Leone said this year would be a very special time not only for herself, but also for the many women veterans throughout the nation.

“In 2022 the Vietnam War will be honoured, and the women veterans are pleased to be able to provide this tribute to the nurses and medics of the Bundaberg/Burnett region,” she said.

“We will also pay tribute to 75 years of Australian peacekeeping/peacemaking.

“The wellbeing of women veterans and the honouring through commemoration of all servicemen and women is a continuing aim for the Bundaberg District Women Veterans.

“I am so proud to be a part of that.”

Cane rail bridge proposed at Strathdees

Megan Dean

A new cane rail bridge which would cross the Burnett River at the Strathdees boat ramp has been proposed by Bundaberg Sugar Ltd to address increased transport costs.

The construction of the bridge would mean a return to a historical transport route, with the location once hosting a cable ferry crossing.

The proposed infrastructure is the subject of a current public notification period which will run until 18 February 2022.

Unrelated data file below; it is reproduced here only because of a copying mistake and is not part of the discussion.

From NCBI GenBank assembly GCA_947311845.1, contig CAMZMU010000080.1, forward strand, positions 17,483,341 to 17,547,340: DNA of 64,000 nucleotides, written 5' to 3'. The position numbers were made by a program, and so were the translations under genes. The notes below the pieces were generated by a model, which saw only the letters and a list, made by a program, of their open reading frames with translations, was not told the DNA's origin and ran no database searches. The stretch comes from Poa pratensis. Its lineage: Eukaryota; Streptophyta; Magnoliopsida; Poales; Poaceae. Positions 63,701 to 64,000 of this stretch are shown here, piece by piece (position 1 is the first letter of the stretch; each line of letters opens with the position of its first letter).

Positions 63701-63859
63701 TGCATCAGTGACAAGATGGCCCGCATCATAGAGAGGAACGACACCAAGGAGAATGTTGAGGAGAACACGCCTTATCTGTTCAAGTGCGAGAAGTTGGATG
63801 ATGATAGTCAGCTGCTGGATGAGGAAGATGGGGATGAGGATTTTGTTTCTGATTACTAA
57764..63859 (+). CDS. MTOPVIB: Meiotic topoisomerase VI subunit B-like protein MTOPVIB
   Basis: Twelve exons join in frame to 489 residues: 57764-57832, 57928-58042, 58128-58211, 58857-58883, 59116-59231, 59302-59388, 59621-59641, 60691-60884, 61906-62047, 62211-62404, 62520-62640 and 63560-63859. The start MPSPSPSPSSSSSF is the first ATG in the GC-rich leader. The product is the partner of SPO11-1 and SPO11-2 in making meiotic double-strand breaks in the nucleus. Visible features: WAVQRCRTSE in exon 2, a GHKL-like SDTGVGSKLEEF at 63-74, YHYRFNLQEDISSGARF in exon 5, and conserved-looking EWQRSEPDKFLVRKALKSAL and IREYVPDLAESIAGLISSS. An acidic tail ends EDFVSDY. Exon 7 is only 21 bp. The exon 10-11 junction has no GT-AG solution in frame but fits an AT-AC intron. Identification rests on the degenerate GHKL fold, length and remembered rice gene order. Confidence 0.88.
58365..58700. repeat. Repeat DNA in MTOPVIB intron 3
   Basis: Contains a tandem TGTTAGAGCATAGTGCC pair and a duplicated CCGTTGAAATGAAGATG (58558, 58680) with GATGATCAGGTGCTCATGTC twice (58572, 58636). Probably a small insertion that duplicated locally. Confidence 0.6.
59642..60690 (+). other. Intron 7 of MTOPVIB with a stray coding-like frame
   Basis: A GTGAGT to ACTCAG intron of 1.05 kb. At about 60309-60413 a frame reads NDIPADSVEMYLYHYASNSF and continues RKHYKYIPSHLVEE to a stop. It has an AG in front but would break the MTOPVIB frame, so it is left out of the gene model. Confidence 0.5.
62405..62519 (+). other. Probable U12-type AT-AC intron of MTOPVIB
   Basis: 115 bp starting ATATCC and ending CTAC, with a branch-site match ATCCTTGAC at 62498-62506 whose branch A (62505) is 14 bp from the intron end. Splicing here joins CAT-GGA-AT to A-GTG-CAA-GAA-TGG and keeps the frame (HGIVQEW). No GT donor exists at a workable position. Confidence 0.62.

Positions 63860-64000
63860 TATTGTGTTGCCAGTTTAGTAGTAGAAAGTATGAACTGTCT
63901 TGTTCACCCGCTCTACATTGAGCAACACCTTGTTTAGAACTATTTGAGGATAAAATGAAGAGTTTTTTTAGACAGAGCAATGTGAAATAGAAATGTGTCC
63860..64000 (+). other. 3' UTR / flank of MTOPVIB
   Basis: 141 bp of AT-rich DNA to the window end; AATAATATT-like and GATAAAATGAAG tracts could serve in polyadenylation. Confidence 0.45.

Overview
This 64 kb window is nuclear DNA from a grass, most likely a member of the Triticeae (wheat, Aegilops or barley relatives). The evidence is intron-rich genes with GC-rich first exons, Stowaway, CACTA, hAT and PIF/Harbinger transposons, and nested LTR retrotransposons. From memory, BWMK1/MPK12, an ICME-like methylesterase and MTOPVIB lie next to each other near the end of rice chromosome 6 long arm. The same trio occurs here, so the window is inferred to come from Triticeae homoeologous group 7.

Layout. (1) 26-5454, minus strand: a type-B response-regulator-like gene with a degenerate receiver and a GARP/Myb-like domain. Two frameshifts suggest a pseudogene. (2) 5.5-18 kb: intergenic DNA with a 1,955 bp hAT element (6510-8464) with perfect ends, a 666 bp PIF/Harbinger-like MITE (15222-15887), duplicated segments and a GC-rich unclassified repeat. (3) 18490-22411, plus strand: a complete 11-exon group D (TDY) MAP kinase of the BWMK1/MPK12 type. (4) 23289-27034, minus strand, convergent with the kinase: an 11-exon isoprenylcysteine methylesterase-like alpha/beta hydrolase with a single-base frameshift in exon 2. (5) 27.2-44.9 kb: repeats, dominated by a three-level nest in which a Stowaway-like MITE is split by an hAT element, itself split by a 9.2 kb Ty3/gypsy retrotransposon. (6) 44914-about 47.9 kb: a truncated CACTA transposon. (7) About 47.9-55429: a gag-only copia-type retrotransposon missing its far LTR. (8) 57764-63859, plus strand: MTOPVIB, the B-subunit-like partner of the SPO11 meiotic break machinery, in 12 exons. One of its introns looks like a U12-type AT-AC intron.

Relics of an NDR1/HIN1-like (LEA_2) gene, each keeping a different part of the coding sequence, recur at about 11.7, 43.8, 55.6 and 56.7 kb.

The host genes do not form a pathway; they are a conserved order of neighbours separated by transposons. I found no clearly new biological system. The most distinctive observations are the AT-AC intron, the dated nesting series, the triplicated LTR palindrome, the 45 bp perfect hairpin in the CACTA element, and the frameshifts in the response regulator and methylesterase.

The sugar grower, miller, refiner and marketer is one of Australia’s largest and oldest cane growers, owning and operating sugar mills in Queensland and distributing product to retail, industrial and export customers.

But in 2020, largely spurred by reduced cane tonnage, Bundaberg Sugar made the decision to close the Bingera Mill, consolidating its milling operations at the Millaquin Mill in East Bundaberg.

As a result of the mill closure, an Environmental Assessment Report prepared by Insite SJC said the “substantial increase in transport costs for cane on the north of the Burnett River … jeopardises the viability of sugar milling in Bundaberg”.

Construction of the cane rail bridge would remove about 48,000 additional heavy vehicle movements from local roads during the crushing season.

“Heavy vehicle road transport also introduces considerable burdens on the local and State Government road transport networks, environmental impacts, residential amenity imposts and reduced road traffic safety,” the report said.